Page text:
These are two more chapbooks, or short books of poetry, that I bought bundled recently. Actually, the Shultz book was in a bundle, but I bought the Javan book alone for a buck. It seems that I’ve seen a lot of books by Schultz and Javan around, and then I thought it might just be at ABC Books, but my recent trip showed that the poetry section there was not rife with either of these poets. So I don’t know where I’ve seen so many of them before that I thought I should finally give them a try.
I have grouped them together because they both suffer from the same thing: Too much abstraction with line breaks, announcing a feeling or thought without poetic imagery to back them up.
Javan’s poems are of a personal nature, with musings on relationships and some “Hey, Girl” kinds of poems. The Schultz book deals with macro themes of reconciliation between different peoples and “Can’t we all just get along?” More than that, though–can’t we all just love one another for our differences? Reading them together is a little like listening to a U2 song: First, we get the personal, which is more relatable (although U2 is generally more poetic), and then all of a sudden in the third or fourth verse the personal relationship morphs into a song about feeding the world or something.
The stories of the poets is more interesting: Javan self-published his books in the days before computers, and he didn’t have the Internet, so he drove around, bookstore to bookstore, to get his works carried. Given that I’ve seen and now bought one of his works far away from his native Georgia, it seems to have worked. Schultz, on the other hand, is a mommy poet of some note who then put this book out as a public service such as it was. She and/or her husband founded Blue Mountain, whose early Internet greeting card company they sold to Excite in 1999 for $780,000,000, so she had some money and time to write a bunch of poetry, and she’s the mother of the current governor of Colorado. So she probably did not have to drive widely to disseminate her work.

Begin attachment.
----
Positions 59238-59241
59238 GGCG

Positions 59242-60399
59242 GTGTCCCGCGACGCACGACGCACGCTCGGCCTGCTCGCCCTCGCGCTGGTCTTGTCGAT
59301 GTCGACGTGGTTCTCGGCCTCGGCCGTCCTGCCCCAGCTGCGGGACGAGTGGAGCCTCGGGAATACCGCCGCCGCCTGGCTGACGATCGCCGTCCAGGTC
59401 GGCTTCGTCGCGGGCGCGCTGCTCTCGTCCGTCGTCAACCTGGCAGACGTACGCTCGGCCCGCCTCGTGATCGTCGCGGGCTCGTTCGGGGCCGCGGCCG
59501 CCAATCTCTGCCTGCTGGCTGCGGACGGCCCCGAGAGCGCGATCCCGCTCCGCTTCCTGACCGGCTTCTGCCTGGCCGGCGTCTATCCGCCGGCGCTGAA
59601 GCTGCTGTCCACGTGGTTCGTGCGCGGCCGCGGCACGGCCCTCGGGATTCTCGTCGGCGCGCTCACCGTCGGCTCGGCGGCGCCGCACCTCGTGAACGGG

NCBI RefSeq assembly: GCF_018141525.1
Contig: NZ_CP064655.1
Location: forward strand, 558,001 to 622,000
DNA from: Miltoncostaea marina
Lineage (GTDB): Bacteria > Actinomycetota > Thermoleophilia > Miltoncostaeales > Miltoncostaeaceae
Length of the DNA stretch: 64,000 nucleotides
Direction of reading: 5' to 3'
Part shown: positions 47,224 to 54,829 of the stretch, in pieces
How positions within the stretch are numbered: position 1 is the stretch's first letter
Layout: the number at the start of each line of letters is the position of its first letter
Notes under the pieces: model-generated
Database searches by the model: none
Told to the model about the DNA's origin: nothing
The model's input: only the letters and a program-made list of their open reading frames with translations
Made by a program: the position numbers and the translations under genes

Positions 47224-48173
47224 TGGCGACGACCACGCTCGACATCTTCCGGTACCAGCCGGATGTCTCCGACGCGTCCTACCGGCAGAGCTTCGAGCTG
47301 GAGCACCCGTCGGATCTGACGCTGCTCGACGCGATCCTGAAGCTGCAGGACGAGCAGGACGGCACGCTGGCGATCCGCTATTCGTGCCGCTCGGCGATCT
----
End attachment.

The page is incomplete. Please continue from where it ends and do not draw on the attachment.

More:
At any rate, they both come out of that 70s poetic tradition like, say, Rod McKuen or Jon Francis or James Kavanaugh. The wording is conversational and not very self-consciously poetic. Which is probably to say not poetic at all. But, hey, some people might go for it. I prefer more poetic, but perhaps not self-consciously “We’re doing poetry!”
UPDATE: I discovered when I was entering this book into my library database that I’ve read something edited by Susan Polis Schultz before: A Friend Forever also published by Blue Mountain–which means they’ve been at this for a while.